Differences in DNA double strand breaks repair in male germ cell types: lessons learned from a differential expression of Mdc1 and 53BP1

Emad A Ahmed, Aniek van der Vaart, Angeliqué Barten, Henk B Kal, Junjie Chen, Zhenkun Lou, Katherine Minter-Dykhouse, Jirina Bartkova, Jiri Bartek, Peter de Boer, Dirk G de Rooij
DNA Repair 2007 September 1, 6 (9): 1243-54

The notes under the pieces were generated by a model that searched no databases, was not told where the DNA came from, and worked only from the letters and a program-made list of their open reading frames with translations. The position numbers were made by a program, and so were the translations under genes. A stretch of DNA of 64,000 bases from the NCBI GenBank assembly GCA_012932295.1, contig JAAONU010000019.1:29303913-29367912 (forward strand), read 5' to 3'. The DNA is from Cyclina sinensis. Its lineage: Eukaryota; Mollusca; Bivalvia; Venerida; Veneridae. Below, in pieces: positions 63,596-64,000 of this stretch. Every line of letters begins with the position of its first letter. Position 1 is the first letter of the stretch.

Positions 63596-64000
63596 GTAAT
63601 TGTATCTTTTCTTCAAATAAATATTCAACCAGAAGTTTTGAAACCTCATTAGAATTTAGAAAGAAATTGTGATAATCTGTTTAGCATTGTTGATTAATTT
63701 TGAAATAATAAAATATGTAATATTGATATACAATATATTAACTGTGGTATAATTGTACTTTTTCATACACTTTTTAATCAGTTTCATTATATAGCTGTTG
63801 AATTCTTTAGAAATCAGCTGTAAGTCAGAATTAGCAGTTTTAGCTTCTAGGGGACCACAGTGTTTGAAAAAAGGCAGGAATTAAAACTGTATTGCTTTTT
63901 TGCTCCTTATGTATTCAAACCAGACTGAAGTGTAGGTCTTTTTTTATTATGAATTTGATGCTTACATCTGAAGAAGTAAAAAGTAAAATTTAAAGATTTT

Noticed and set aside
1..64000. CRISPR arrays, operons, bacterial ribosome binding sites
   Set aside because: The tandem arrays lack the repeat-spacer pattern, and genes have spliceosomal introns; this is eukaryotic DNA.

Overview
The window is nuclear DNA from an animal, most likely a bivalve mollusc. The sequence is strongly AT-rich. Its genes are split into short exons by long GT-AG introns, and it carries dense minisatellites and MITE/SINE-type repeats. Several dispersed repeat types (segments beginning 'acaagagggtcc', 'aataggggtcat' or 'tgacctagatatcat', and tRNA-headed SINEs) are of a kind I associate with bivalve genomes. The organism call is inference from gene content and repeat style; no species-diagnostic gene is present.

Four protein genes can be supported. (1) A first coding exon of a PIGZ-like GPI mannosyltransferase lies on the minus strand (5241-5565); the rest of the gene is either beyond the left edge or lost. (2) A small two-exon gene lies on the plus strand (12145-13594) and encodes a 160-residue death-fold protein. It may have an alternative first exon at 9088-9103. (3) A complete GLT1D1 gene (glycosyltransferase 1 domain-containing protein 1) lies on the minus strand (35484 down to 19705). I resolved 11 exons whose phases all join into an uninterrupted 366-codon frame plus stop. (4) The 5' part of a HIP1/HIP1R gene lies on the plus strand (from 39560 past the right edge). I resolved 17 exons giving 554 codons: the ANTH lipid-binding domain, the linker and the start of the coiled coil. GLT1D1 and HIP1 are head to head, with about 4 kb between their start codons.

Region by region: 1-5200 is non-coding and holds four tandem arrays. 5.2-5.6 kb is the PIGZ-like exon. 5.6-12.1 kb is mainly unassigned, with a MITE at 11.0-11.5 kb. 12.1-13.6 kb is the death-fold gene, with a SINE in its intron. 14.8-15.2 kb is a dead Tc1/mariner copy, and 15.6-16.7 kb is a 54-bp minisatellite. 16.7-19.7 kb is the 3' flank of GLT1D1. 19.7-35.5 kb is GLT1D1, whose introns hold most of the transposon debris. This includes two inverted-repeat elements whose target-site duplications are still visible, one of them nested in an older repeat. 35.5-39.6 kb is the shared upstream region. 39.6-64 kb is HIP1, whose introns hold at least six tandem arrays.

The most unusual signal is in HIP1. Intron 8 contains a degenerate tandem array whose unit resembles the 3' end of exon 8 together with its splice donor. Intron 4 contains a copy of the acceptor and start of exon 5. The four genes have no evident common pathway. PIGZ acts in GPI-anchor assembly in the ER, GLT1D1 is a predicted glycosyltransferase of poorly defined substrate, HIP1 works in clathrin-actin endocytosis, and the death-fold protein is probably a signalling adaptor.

In male germ cells the repair of DNA double strand breaks (DSBs) differs from that described for somatic cell lines. Irradiation induced immunofluorescent foci (IRIF's) signifying a double strand DNA breaks, were followed in spermatogenic cells up to 16 h after the insult. Foci were characterised for Mdc1, 53BP1 and Rad51 that always were expressed in conjecture with gamma-H2AX. Subsequent spermatogenic cell types were found to have different repair proteins. In early germ cells up to the start of meiotic prophase, i.e. in spermatogonia and preleptotene spermatocytes, 53BP1 and Rad51 are available but no Mdc1 is expressed in these cells before and after irradiation. The latter might explain the radiosensitivity of spermatogonia. Spermatocytes from shortly after premeiotic S-phase till pachytene in epithelial stage IV/V express Mdc1 and Rad51 but no 53BP1 which has no role in recombination involved repair during the early meiotic prophase. Mdc1 is required during this period as in Mdc1 deficient mice all spermatocytes enter apoptosis in epithelial stage IV when they should start mid-pachytene phase of the meiotic prophase. From stage IV mid pachytene spermatocytes to round spermatids, Mdc1 and 53BP1 are expressed while Rad51 is no longer expressed in the haploid round spermatids. Quantifying foci numbers of gamma-H2AX, Mdc1 and 53BP1 at various time points after irradiation revealed a 70% reduction after 16 h in pachytene and diplotene spermatocytes and round spermatids. Although the DSB repair efficiency is higher then in spermatogonia where only a 40% reduction was found, it still does not compare to somatic cell lines where a 70% reduction occurs in 2 h. Taken together, DNA DSBs repair proteins differ for the various types of spermatogenic cells, no germ cell type possessing the complete set. This likely leads to a compromised efficiency relative to somatic cell lines. From the evolutionary point of view it may be an advantage when germ cells die from DNA damage rather than risk the acquisition of transmittable errors made during the repair process.

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